David Bourget (Western Ontario)
David Chalmers (ANU, NYU)
Rafael De Clercq
Ezio Di Nucci
Jack Alan Reynolds
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Stanford University Press (1993)
This is the most systematic, the most radical, and the most lucid treatise on freedom that has been written in contemporary Continental philosophy. Finding its guiding motives in Kant's second Critique and working its way up to and beyond Heidegger and Adorno, this book marks the most advanced position in the thinking of freedom that has been proposed after Sartre and Levinas. If we do not think being itself as a freedom, we are condemned to think of freedom as a pure 'idea' or 'right', and being-in-the-world, in turn, as a blind and obtuse necessity. Since Kant, philosophy and our world have relentlessly confronted this schism. To combat this renunciation of freedom, one must think the experience of freedom in thought itself: what it is that, simply in order for there to be thinking, must partake of freedom.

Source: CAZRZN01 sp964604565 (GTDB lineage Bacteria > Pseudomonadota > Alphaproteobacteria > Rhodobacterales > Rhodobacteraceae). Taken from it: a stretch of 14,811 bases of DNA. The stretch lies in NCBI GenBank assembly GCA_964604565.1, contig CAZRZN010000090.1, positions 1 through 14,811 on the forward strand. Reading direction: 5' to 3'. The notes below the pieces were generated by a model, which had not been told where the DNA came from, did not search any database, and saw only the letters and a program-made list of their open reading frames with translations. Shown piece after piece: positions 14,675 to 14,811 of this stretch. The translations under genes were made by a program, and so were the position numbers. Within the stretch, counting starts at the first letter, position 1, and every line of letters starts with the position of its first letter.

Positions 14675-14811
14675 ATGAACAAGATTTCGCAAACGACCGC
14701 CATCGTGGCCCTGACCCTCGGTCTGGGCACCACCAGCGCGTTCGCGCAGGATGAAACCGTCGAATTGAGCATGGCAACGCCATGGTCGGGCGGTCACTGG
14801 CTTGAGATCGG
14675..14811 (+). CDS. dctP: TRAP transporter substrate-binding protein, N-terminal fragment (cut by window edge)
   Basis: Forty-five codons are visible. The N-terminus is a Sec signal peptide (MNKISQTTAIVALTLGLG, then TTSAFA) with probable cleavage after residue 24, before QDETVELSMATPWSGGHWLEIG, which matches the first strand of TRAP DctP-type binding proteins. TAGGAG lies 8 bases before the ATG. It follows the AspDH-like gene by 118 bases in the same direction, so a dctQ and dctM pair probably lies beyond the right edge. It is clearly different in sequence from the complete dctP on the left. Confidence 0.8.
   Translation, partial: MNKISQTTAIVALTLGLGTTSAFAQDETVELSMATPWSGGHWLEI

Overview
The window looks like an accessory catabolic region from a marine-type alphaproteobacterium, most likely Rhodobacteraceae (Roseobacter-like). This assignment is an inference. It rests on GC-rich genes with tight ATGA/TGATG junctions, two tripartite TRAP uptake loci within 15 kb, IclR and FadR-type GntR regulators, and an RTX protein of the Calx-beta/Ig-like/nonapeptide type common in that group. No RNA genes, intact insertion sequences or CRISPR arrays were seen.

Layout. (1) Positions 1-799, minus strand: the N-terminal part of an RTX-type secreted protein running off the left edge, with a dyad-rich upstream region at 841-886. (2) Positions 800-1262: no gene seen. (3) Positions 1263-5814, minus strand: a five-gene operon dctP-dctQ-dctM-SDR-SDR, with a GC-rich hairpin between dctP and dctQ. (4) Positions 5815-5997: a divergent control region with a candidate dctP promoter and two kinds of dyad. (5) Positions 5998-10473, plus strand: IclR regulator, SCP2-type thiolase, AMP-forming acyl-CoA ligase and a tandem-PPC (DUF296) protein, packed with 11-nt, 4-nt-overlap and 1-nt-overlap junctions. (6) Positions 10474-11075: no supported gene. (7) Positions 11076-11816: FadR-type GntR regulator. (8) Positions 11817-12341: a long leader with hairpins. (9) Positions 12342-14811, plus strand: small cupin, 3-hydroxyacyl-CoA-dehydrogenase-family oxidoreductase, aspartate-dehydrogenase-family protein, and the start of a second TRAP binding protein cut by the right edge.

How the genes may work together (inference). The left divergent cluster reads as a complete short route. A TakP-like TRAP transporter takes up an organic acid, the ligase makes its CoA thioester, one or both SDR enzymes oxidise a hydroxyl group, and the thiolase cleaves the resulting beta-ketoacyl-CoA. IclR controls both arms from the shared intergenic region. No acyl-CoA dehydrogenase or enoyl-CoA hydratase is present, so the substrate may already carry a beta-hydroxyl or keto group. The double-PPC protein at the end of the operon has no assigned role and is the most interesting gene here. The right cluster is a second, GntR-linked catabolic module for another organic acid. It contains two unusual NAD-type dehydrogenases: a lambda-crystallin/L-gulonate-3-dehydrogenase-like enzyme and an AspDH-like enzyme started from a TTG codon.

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|Call number||B105.L45.N3613 1993|
|ISBN(s)||0804721750 0804721904 9780804721905|
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Citations of this work BETA
Linnell Secomb (2000). Fractured Community. Hypatia 15 (2):133-150.
Ashok Collins (forthcoming). Being Exposed to Love: The Death of God in Jean-Luc Marion and Jean-Luc Nancy. International Journal for Philosophy of Religion:1-23.
Ignaas Devisch & Stijn Vanheule (2014). Singularity and Medicine: Is There a Place for Heteronomy in Medical Ethics? Journal of Evaluation in Clinical Practice 20 (6):965-969.
Peter McHugh (2005). Shared Being, Old Promises, and the Just Necessity of Affirmative Action. Human Studies 28 (2):129 - 156.
Ignaas Devisch (2013). How (Not) to Properly Abandon the Improper? Angelaki 18 (3):69-81.
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